Police fire tear gas at Azhar university; students break new gates

Hana Afifi, Sunday 12 Oct 2014

The second day of the academic year witnessed clashes between security forces and students at Azhar university

File Photo: Egypt's security forces run towards the main entrance of Al-Azhar University to disperse protesters there in Cairo, Egypt, Wednesday, March 19, 2014 (Photo: AP)

Police fired tear gas to disperse protests by hundreds of Al-Azhar University students Sunday at the university's male section in Nasr City, acting Al-Azhar student union president Mohamed Atef told Ahram Online.

Students also broke through the university's new electronic gates.

Mohamed Atef also said that a protest started at the university's female section, on the second day of the academic year.

"Down with the appointment of the university's council," were among the students' chants at the male section, which also condemned the hiring of Falcon company security guards and the arrest of students, said Atef.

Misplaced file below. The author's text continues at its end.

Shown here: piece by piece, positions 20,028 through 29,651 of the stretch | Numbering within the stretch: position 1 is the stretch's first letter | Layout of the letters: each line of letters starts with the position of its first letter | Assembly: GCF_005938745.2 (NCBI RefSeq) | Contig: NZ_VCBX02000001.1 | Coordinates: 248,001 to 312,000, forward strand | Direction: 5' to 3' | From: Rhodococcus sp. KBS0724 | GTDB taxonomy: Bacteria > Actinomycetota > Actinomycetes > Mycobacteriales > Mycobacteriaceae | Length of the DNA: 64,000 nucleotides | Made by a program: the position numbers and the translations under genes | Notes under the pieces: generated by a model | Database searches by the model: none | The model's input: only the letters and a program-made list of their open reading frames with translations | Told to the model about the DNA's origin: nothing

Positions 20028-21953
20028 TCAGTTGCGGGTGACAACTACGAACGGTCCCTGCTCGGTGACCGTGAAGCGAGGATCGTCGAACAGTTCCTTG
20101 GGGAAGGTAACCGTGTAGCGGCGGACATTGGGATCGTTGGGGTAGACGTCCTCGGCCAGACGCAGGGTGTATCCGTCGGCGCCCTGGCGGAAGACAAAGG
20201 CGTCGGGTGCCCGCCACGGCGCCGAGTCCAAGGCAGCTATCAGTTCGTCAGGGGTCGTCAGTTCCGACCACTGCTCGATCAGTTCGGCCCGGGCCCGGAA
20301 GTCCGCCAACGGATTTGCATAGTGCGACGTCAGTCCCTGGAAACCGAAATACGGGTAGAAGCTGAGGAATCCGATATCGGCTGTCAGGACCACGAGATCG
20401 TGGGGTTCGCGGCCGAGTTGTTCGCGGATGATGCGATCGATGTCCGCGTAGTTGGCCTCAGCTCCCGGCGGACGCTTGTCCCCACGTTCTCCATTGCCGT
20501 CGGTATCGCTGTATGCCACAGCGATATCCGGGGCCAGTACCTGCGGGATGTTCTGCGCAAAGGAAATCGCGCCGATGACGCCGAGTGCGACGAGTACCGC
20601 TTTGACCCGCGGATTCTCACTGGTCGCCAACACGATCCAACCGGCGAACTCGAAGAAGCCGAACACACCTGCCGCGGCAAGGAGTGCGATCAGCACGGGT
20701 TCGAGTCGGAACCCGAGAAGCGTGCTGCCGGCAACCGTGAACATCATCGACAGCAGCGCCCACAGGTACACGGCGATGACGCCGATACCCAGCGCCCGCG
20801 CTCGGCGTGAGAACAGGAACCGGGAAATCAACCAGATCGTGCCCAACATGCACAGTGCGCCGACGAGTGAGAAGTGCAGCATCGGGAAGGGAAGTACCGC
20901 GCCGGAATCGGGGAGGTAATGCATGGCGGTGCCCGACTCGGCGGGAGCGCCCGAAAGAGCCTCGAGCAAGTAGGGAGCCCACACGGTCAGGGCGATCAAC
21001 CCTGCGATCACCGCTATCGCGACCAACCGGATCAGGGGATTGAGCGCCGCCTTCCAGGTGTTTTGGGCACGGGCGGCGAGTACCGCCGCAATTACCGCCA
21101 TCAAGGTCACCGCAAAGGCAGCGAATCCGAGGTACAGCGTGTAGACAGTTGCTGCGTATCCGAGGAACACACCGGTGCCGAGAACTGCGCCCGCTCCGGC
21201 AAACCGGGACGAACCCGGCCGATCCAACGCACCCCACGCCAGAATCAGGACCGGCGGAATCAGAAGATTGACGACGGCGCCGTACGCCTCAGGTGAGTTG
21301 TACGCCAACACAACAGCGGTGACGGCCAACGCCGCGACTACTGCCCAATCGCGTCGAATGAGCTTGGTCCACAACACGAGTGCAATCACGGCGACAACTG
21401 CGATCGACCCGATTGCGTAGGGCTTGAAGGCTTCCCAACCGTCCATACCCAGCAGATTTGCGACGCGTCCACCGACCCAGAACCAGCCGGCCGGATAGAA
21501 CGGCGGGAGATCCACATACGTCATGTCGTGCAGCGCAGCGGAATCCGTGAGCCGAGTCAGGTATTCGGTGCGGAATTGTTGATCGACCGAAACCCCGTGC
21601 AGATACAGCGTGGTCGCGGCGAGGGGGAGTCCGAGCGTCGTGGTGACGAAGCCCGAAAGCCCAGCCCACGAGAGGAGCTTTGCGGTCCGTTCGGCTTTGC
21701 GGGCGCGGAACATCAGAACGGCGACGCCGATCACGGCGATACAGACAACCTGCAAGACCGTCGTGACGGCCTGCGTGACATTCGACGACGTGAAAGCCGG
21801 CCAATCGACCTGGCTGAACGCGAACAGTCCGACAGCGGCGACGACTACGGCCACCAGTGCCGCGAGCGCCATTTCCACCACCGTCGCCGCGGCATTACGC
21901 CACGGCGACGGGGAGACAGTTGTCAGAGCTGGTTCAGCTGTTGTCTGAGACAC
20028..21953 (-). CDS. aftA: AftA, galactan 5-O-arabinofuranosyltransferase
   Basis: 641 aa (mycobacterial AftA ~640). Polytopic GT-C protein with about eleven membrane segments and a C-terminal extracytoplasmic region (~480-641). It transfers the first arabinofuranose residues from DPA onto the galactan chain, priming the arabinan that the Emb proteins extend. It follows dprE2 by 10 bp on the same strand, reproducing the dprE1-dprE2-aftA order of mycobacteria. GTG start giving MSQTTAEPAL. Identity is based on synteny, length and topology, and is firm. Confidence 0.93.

Two Ahzar students were arrested yesterday and another one today, from their homes, according to Atef.

The clashes happened as a result of overcrowding at the new electronic gates and the "humiliating security check," said Atef. "It was a moment of anger," he added.

"The student union does not approve or condemn [the breaking of the electronic gates]," said Atef, adding that it was a reaction to new security measures like the fences, cameras and electronic gates, and that "the wave of protests will not stop."

Azhar student Amr Mostafa said that security forces are present at the gate and that the situation is now calm.

Investigations are being carried out to identify the participants in the incidents in order to take the necessary legal recourse against them, said university president Abdel-Hay Azab, according to Al-Ahram's Arabic news website.

"Small groups of students tried to obstruct the harmony of the studies and were confronted," said Azab.

The last academic year witnessed clashes between Azhar students and security forces in protests mostly supporting ousted president Mohamed Morsi.

Several students were killed in the violence. Hundreds of others were arrested and are still behind bars for protesting. 

A decision to ban groups affiliated with political parties at the university was taken in September.

The university also banned around 500 students from living at the dorms

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